TELESCOPING. The contraction of a phrase, word, or part of a word, on the analogy of a telescope being closed: biodegradable for biologically degradable; sitcom for situation comedy. There are two main processes: (1) Adapting classical combining forms through reducing the first word in a compound or fixed phrase: when biologically degradable is telescoped to biodegradable, bio- refers not to life alone but to biology; when telephone communications is reduced to telecommunications, tele- refers to the whole technology of remote communication. (2) Creating syllabic ACRONYMS like sitcom and blends like smog. The reduction of a series of words to some of their component syllables (or syllable-like elements) creates such new usages as sitrep for situation report, Saceur for Supreme Allied Commander Europe, and NAVFORKOR for Naval Forces Korea. Such forms are common in military, industrial, and technical usage. See ABBREVIATION.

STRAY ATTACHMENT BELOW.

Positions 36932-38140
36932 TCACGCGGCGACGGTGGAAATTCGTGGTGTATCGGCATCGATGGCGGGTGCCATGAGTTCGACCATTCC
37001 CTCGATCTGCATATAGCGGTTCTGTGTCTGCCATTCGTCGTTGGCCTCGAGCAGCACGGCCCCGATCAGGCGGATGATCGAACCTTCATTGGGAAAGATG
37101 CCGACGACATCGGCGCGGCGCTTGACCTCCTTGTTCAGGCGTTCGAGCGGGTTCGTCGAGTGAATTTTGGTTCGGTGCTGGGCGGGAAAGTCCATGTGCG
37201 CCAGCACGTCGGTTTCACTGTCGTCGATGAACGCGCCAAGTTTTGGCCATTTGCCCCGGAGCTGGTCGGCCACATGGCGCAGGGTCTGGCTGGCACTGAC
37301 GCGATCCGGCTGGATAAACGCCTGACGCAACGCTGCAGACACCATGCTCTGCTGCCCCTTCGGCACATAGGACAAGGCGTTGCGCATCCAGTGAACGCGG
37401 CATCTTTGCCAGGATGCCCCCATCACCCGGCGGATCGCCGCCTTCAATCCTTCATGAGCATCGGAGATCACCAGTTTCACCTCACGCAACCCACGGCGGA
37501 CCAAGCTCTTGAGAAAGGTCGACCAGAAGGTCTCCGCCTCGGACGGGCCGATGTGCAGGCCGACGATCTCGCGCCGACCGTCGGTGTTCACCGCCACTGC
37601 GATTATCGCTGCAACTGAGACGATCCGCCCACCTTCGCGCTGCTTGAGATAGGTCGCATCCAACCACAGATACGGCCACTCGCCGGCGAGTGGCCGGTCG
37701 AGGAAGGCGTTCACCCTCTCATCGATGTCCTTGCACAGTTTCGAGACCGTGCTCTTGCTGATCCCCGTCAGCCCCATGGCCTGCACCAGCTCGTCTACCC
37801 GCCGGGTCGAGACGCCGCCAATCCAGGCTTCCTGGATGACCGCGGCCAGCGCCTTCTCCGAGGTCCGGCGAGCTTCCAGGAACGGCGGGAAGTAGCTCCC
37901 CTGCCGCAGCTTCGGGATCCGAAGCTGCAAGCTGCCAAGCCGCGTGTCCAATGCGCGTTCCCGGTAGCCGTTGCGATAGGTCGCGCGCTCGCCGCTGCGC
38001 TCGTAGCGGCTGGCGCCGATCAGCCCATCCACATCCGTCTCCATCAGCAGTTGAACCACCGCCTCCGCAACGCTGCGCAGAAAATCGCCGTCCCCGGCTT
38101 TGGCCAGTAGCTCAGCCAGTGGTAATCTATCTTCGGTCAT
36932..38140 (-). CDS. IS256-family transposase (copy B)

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Word , WORD WORD A fundamental term in both the general and technical discussion of language. The following selection of primary definitions of word is draw… Binswanger, Mathias 1962- , bio- • comb. form 1. of or relating to life: biosynthesis. ∎ biological; relating to biology: biohazard. ∎ of living beings: biogenesis. 2. relating… Clipping , CLIPPING, also clipped form, clipped word, shortening. An ABBREVIATION formed by the loss of word elements, usually syllabic: pro from professional,… Abbreviation , ABBREVIATION The shortening of words and phrases (kilogram to kg, Imperial Chemical Industries to ICI) and a result of such shortening (MA for Master… Loanword , LOANWORD, also loan-word, loan word. A WORD taken into one language from another: in English, garage from French, leitmotif from German. Such words a… Hyphen , HYPHEN The PUNCTUATION mark (-), which has two main functions in present-day English: as a link hyphen (or hard hyphen in printing terminology), join…
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